If the engineer confirms the non-stick coating coming off the grill is an inherent fault (there since purchase), design fault or that the issue cannot be repaired, I kindly ask you send a copy of the report in response to this email. Upon receiving this we will contact you to discuss a resolution under the Consumer Rights Act 2015. Please note that if the reports does not confirm the above, the cost of rectifying the issue will be on a chargeable basis.

I hope this email has provided some further clarity on the next steps.

I’m sorry to hear this, especially since you have supplied photos as requested. Assuming that they were as clear as other ones you have posted on Convo (I remember your kettle problem) they should have demonstrated any evidence of abrasion. These grill plates are supposed to cope with a dishwasher, which I would rate as harsh compared with cloths and most cleaning materials.

Yes, a retailer is entitled to examine a faulty product for evidence of misuse. A Sage-authorised repair agent will be familiar with the product but are hardly independent. Unless there is one locally, there will be the cost of postage and the agent is entitled to charge, though hopefully this could be recovered if it is agreed that the problem is not caused by abuse. If the grill has worked fine for more than a year it is questionable whether it is possible to demonstrate that a fault existed at the time of purchase, and I think that the issue is simply one of whether the grill was sufficiently durable, taking into account the price paid.

I’d be tempted to join Which? Legal, but bear in mind that if no new plates are available any refund would take into account that you have had use of the grill for over two years.

alfa’s claim is about (lack of) durability. As I understand it the “fault” is a failure to meet the contract, in this case a lack “satisfactory quality”.

It is reasonable for a retailer to ask for evidence that the problem is not caused by misuse or abuse but any qualified person who will provide a report would be adequate. I see no need to use a Sage agent.

I’ve acknowledged that the problem concerns durability. The Sage agent will be familiar with the product and possibly other examples of this fault. On the other hand, I would not consider them as impartial and JL has given no indication of the cost of inspection.

As I mentioned, photographs should provide good evidence of mistreatment and I wonder what an independent expert would be able to do. One test I would carry out is to check for overheating because PTFE-based non-stick surfaces start to degrade above 250-260°C, though if that was a problem I expect that Alfa would have complained about food being burned before the coating started to fall off. If there is no evidence of overheating, I can’t see anyone other than an analytical chemist being able to contribute a useful report.

Many times it has been said on the convos that you get what you pay for.

Cuisinart do a grill with a 5 year guarantee that can be purchased for £89.99.
Lidl did a similar looking grill a few months ago for £39.99 with a 3 year guarantee, here in 2017 it is £34.99 http://offers.kd2.org/en/gb/lidl/pbVZt/
And the Sage
Neither Cuisinart or Lidl say the grill plate is excluded from the guarantee.

So by paying 3-10 times more should get you a grill that will last a lot longer than 2½ years when only used a couple of times a month and cleaned according to instructions and not in a dishwasher.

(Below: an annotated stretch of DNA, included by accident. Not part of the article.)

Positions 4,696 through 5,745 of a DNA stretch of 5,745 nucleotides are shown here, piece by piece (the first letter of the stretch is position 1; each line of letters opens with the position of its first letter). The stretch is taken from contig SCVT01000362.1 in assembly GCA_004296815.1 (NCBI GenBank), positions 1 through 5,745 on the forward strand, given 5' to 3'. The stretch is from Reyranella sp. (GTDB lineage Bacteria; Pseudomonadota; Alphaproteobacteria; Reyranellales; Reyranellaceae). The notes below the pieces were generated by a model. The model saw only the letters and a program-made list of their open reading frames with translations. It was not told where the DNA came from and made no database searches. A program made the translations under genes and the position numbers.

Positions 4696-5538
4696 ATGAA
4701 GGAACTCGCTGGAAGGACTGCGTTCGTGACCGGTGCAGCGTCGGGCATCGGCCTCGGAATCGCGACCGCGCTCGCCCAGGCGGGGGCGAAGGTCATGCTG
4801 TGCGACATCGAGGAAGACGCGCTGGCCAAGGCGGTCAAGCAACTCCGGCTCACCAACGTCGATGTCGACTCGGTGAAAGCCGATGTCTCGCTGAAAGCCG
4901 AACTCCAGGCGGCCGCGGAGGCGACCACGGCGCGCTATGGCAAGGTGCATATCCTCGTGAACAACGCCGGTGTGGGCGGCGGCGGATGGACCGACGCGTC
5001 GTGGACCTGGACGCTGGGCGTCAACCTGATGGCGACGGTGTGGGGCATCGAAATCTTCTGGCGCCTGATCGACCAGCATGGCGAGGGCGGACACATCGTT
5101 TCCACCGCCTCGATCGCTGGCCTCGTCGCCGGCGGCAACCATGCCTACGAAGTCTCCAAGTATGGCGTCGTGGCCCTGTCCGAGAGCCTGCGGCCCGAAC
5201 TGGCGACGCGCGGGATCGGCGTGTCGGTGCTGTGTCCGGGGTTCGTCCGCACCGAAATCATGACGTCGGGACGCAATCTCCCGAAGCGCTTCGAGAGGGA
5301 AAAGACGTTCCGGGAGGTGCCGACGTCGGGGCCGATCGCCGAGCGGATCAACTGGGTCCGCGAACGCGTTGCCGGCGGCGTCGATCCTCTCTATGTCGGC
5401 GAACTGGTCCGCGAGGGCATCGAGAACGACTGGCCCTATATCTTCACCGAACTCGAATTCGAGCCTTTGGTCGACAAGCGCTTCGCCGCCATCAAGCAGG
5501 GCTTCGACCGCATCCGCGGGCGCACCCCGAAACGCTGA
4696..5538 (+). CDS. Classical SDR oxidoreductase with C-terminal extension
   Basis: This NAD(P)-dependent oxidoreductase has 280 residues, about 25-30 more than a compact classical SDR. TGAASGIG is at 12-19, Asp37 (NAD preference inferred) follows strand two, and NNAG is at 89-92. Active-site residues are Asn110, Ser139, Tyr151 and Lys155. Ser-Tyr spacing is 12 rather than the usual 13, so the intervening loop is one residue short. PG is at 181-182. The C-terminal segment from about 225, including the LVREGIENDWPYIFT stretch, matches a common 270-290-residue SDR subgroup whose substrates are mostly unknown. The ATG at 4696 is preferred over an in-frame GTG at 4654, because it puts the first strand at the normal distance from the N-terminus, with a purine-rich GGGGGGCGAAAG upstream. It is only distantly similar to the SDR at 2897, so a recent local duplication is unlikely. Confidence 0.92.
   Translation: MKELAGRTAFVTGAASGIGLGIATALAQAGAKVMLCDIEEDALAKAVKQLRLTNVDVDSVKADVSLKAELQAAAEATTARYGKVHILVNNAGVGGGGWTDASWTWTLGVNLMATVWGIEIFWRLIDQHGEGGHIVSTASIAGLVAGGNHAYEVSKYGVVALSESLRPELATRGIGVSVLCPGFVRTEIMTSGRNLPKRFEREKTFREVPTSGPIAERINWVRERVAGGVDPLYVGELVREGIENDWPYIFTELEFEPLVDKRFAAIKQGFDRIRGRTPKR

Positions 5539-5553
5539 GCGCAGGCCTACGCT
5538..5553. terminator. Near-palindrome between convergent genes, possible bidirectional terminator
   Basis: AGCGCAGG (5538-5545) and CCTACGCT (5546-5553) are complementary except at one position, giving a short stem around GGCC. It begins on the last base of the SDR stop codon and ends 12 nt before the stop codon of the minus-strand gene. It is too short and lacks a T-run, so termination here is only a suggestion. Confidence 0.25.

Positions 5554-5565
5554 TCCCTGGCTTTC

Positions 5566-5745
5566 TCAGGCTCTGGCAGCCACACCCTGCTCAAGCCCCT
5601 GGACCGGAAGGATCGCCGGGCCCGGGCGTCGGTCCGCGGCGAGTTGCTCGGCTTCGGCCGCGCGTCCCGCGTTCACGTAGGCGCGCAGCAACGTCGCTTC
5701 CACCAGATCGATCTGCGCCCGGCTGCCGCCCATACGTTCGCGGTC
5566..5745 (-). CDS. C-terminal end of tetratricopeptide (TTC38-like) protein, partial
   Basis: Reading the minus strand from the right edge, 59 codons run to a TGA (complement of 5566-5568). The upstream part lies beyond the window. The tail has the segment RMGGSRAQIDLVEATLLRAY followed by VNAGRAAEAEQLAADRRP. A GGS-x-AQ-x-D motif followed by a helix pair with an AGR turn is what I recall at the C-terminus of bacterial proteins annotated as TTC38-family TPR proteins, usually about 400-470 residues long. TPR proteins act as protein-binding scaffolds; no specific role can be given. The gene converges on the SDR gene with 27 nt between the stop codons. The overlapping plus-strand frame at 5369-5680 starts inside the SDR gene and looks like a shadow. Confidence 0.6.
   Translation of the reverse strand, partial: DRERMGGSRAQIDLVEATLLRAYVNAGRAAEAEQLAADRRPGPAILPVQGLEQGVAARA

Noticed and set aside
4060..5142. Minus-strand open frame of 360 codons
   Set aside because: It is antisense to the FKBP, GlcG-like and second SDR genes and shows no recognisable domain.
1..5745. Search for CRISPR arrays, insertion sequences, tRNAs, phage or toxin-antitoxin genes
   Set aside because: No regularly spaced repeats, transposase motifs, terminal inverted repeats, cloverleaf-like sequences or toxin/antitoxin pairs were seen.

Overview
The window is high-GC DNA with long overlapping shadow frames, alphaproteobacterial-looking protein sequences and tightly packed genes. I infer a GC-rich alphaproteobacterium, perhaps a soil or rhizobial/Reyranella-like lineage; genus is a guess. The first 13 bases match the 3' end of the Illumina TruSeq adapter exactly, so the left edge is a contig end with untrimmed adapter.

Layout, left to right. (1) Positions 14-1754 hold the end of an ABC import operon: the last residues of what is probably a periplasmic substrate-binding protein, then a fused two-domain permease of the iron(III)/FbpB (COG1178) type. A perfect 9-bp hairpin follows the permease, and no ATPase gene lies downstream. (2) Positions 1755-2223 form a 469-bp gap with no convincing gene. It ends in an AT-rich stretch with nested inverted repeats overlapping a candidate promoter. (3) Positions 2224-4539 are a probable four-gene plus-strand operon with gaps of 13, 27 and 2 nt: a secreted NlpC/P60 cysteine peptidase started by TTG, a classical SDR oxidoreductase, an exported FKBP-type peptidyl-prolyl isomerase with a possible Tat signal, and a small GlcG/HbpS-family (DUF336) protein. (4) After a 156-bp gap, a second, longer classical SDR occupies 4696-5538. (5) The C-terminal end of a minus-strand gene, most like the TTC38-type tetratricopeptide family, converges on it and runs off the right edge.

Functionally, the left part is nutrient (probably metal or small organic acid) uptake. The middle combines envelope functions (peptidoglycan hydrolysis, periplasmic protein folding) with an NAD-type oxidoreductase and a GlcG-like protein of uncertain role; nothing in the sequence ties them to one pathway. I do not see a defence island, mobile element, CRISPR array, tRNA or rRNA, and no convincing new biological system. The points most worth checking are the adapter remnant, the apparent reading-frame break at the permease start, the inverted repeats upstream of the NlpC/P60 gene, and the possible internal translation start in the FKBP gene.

Therefore the Sage grill definitely has a durability problem.

Interestingly, non-glowing reviews seem to have been removed from John Lewis as they were not quite that glowing when I looked some time ago and at least one review had a moan about the probe.

I don’t think JL are being totally reasonable.
It is reasonable to inspect the grill.
It is not reasonable for me to get it examined at a Sage-authorised repair agent who probably doesn’t exist. JL know all faults go to Sage, they also know small appliance repairers barely exist these days as they charge more for repairs than the appliances are worth.

I think Sage Appliances has changed. When my Sage toaster failed under warranty a couple of years ago, John Lewis told me all problems with Sage Appliances were dealt with by Sage and they were very good to deal with then.

Sage have been in the UK for 6 years now and I suspect their products are not living up to their high prices and expectations hence their bad reviews on trustpilot.

The problem with assessing “durability” is, if a retailer is obdurate, the need, inconvenience and expense to find and commission an independent definitive analysis. That is rarely possible. In alfa’s case I suggest that the test of “reasonableness” is the one that should be used. Given alfa’s assertion that this expensive product has been little used, cleaned carefully, reported to JL as beginning to lose its non-stick surface surface within the 2 year warranty, and now unusable after a little more than 2 years careful use, I’d suggest JL should be reasonable and accept the product has not lasted as long as it should without the need for such hassle.

JL could recognise that if they treat alfa unfairly they will lose goodwill and future business. Equally, JL should recognise that they have themselves been supplied with a product by Sage that may have been – probably was – of “Unsatisfactory Quality”.

Perhaps alfa could complain to the JL CEO and suggest that, through her local store, they return it to Sage for their examination and meantime arrange a suitable deal for a replacement.

Alternatively alfa might have paid by credit card and make a claim on the card issuer.

I have never, when I have had a durability complaint (only a very few) had to commission independent testing. But a visit to a local domestic repairer for an opinion may be worthwhile.